brewing coffee

Page 3 of 4  
PanHandler wrote:

Did you calibrate it? In preparation for such measurements, I put a thermocouple into a pan of boiling water and got 217 F.
If I were going to measure the temperature of a drip coffee maker, I'd put my probe into the grounds and close it up. With the machine open, I imagine a small stream of very hot water will lose heat very fast from evaporation and radiation.
With a French press, I imagine the water could cool below 200F as it's poured into the brewing cup. Then the cup probably absorbs significant heat from the water. I wonder how important it is. I wonder if a longer brewing time can compensate for a lower temperature.
Add pictures here
<% if( /^image/.test(type) ){ %>
<% } %>
<%-name%>
Add image file
Upload

In a pot of rapidly boiling water at 212' above sea level the reading was dead on at 212. I placed the probe in the stream (tricky to do) for about a minute. There weren't any grounds in the basket to measure, but as the water temp can't be controlled anyhow, it seemed useless to check them had they been there. In a French press the water going in is at 212, and after the press the brew was at 188. The coffee was great, and that's the bottom line!
Add pictures here
<% if( /^image/.test(type) ){ %>
<% } %>
<%-name%>
Add image file
Upload
PanHandler wrote:

I heated two cups to a boil, stirred in case there were cold spots, and brought it to a boil again. I poured it into my French press, which is thin glass, from about four inches higher. In the stream, my probe read 206, which would be 201 F. Pouring took three or four seconds. Immediately, the water in the press read 197, which would be 192 F.
I would normally cover the press to conserve heat. I left it open this time, with no grounds. In approximately two minutes it was 172 F.
One of these days I'd like to keep a probe in the neighbors' drip brewer to see how hot the grounds get.
I figured the best way to keep brewing water near boiling was to boil it in a pan on medium heat, turn off the electric burner, stir in the grounds, and cover. I tried it this morning. I found the flavor similar to that from my aunt's stainless percolator.
Later I tried my usual method with pyrex, a plastic filter, and a ceramic cup. The coffee had the delicious nutty flavor I'm used to. Somewhere I've read that if you've been cutting onions, rubbing your hands on stainless steel will deodorize them because the nickel is a catalyst. I think contact with stainless steel makes coffee less tasty to me. That may include the screen in my French press.
Add pictures here
<% if( /^image/.test(type) ){ %>
<% } %>
<%-name%>
Add image file
Upload

Why the 5 discrepancy? Also, your elevation above sea level determines the boiling point. It's 212 at sea level, and becomes lower with elevation.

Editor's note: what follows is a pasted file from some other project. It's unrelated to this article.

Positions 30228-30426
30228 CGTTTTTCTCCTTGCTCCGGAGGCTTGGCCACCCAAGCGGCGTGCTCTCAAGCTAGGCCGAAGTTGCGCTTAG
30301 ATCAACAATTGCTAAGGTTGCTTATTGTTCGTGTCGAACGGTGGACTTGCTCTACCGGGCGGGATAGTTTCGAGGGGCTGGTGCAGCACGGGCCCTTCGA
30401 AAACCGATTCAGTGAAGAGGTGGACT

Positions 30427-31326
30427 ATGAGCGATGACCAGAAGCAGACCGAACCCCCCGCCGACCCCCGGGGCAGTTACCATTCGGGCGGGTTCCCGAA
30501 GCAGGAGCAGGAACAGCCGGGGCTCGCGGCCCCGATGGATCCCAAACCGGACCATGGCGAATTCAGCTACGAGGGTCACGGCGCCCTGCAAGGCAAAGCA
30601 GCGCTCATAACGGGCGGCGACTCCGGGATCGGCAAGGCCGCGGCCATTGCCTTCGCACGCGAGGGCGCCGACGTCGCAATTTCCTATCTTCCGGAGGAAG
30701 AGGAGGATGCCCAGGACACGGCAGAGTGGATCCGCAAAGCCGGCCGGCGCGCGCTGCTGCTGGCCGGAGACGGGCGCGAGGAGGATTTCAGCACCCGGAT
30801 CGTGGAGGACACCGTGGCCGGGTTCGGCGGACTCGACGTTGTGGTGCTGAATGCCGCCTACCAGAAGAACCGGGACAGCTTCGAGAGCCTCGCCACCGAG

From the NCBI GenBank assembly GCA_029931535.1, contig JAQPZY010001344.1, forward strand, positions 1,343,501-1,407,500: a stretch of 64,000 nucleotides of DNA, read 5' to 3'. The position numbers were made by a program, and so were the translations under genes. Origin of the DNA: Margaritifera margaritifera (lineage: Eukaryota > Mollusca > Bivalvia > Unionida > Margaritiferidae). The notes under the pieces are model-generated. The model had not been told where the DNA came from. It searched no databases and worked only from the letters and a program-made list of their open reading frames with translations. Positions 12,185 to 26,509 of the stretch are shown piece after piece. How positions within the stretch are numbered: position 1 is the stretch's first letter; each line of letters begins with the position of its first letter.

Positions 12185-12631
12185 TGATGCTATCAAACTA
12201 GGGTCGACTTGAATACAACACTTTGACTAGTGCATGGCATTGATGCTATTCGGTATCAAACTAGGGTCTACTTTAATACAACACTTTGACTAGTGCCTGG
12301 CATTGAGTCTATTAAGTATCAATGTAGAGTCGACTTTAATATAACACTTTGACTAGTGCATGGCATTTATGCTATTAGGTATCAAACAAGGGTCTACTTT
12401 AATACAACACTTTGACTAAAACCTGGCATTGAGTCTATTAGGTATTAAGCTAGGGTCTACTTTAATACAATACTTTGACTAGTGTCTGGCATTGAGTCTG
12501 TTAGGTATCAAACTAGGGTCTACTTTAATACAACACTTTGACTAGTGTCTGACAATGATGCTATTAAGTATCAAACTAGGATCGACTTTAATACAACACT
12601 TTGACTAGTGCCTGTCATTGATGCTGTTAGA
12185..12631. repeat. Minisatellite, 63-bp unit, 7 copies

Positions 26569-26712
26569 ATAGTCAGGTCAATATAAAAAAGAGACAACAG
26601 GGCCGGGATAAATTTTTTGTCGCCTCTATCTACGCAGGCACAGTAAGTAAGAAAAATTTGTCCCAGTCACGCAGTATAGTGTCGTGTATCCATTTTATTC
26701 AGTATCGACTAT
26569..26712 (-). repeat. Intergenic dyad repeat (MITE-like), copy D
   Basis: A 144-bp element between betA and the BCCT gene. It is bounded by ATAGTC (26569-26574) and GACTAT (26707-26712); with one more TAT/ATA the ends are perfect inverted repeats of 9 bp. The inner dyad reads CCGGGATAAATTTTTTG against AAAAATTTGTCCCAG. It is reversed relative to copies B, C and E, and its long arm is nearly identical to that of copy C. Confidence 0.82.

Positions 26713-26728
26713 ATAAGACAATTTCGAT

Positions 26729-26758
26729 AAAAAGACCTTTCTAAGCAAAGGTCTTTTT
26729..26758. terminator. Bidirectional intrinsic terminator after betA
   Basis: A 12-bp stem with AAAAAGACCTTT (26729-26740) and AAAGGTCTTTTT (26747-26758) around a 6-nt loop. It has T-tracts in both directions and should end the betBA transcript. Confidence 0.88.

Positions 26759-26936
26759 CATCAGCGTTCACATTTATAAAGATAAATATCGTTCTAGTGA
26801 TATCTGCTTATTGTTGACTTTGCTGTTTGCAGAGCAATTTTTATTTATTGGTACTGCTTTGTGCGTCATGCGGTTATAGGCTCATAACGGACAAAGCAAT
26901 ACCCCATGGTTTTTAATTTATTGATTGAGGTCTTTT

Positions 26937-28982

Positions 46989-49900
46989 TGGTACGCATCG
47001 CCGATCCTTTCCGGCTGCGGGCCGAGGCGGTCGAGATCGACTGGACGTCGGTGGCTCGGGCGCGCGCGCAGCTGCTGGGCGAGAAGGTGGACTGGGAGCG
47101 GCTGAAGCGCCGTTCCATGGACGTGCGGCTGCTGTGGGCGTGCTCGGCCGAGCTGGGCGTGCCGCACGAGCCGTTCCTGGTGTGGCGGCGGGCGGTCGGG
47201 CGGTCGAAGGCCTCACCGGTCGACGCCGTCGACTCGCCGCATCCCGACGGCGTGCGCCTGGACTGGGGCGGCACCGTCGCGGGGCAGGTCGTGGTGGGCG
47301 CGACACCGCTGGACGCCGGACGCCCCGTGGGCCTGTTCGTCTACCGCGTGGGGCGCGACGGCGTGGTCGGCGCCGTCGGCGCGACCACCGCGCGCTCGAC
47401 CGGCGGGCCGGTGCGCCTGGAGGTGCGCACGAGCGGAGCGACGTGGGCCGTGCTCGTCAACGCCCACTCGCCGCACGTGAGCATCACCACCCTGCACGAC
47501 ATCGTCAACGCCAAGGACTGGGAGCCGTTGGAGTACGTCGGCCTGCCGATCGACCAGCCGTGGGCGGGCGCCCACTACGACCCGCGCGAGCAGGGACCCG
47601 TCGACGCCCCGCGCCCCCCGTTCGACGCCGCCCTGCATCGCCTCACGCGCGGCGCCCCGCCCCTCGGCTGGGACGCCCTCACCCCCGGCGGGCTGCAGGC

Percolated coffee ain't the best by any means.

I've never looked into that concerning coffee, but I do know plastic louses it up.
Add pictures here
<% if( /^image/.test(type) ){ %>
<% } %>
<%-name%>
Add image file
Upload
PanHandler wrote:

dang who would have thought I have seen how the army core of engineers stake elevations the stake literally is a giant nail with the elevation in feet stamped on top
I still think for a quick tidy good cup of joe, use an esspresso maker.
you get one cup at the time no coffee setting to become acidic you can easily regulate each cups strength. some days, I can't pack enough in the little metal cup other days I might go 2/3 rds.
the best thing about this is that, it is very hot. you have to let it set for a few minutes.
Add pictures here
<% if( /^image/.test(type) ){ %>
<% } %>
<%-name%>
Add image file
Upload

Man, y'all are HARD CORE on coffee!
I use a Bunn drip machine like you see in offices and diners, but mine is a home model. The water stays hot in the reservoir, and as you pour water IN, coffee comes OUT.
I suppose I could spend an hour or two on the ritual, but for crying out loud, ALL I WANT IS A CUP OF JOE!
Add pictures here
<% if( /^image/.test(type) ){ %>
<% } %>
<%-name%>
Add image file
Upload


If you DO enjoy a GOOD cuppa joe, spend a couple lazy rainy Saturday mornings learning how to make it the way YOU like it. Once you establish a routine it will become second nature and you'll enjoy good joe all of the time.
Add pictures here
<% if( /^image/.test(type) ){ %>
<% } %>
<%-name%>
Add image file
Upload
Colonel wrote:

To each his own. I make a carafe full at a time, and let it cool quickly. (It lasts for days in the fridge.) I microwave a cup at a time as I want it. That works well if you make the best you can at brew time.
Jerry
--
Engineering is the art of making what you want from things you can get.

  Click to see the full signature.
Add pictures here
<% if( /^image/.test(type) ){ %>
<% } %>
<%-name%>
Add image file
Upload
PanHandler wrote:

You're right, it should be 6 degrees. In boiling water, my thermocouple says 217 F. I'm at 600 feet, so, assuming normal barometric pressure, my boiling water was probably 211.

It was about as good as coffee made in a clean stainless pan.